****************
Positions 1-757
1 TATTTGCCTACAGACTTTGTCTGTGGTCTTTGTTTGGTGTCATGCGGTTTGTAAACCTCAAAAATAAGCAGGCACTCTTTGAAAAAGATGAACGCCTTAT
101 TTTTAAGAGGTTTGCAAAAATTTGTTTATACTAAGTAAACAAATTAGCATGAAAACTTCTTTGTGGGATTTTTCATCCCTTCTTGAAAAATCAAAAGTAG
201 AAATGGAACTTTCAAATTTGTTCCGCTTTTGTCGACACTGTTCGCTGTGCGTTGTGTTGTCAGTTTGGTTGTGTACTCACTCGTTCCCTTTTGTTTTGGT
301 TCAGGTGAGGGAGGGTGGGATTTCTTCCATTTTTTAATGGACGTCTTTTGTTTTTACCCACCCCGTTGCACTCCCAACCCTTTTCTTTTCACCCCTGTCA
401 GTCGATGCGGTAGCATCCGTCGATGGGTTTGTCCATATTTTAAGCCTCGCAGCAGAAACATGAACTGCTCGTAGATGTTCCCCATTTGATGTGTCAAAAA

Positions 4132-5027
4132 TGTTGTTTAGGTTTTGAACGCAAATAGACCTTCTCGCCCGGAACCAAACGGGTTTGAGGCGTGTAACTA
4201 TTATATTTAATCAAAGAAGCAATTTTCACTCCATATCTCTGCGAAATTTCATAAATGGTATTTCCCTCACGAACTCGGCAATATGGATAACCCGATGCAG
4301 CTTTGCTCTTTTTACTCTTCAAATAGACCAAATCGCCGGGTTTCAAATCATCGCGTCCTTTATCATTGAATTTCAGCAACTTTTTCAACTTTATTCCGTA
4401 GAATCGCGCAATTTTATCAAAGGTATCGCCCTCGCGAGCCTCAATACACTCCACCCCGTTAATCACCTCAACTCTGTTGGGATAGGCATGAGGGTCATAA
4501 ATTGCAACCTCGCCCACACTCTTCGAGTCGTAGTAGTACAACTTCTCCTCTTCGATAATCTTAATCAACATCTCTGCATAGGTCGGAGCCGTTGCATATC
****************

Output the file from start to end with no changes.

Positions 1-757
1 TATTTGCCTACAGACTTTGTCTGTGGTCTTTGTTTGGTGTCATGCGGTTTGTAAACCTCAAAAATAAGCAGGCACTCTTTGAAAAAGATGAACGCCTTAT
101 TTTTAAGAGGTTTGCAAAAATTTGTTTATACTAAGTAAACAAATTAGCATGAAAACTTCTTTGTGGGATTTTTCATCCCTTCTTGAAAAATCAAAAGTAG
201 AAATGGAACTTTCAAATTTGTTCCGCTTTTGTCGACACTGTTCGCTGTGCGTTGTGTTGTCAGTTTGGTTGTGTACTCACTCGTTCCCTTTTGTTTTGGT
301 TCAGGTGAGGGAGGGTGGGATTTCTTCCATTTTTTAATGGACGTCTTTTGTTTTTACCCACCCCGTTGCACTCCCAACCCTTTTCTTTTCACCCCTGTCA
401 GTCGATGCGGTAGCATCCGTCGATGGGTTTGTCCATATTTTAAGCCTCGCAGCAGAAACATGAACTGCTCGTAGATGTTCCCCATTTGATGTGTCAAAAA

Positions 4132-5027
4132 TGTTGTTTAGGTTTTGAACGCAAATAGACCTTCTCGCCCGGAACCAAACGGGTTTGAGGCGTGTAACTA
4201 TTATATTTAATCAAAGAAGCAATTTTCACTCCATATCTCTGCGAAATTTCATAAATGGTATTTCCCTCACGAACTCGGCAATATGGATAACCCGATGCAG
4301 CTTTGCTCTTTTTACTCTTCAAATAGACCAAATCGCCGGGTTTCAAATCATCGCGTCCTTTATCATTGAATTTCAGCAACTTTTTCAACTTTATTCCGTA
4401 GAATCGCGCAATTTTATCAAAGGTATCGCCCTCGCGAGCCTCAATACACTCCACCCCGTTAATCACCTCAACTCTGTTGGGATAGGCATGAGGGTCATAA
4501 ATTGCAACCTCGCCCACACTCTTCGAGTCGTAGTAGTACAACTTCTCCTCTTCGATAATCTTAATCAACATCTCTGCATAGGTCGGAGCCGTTGCATATC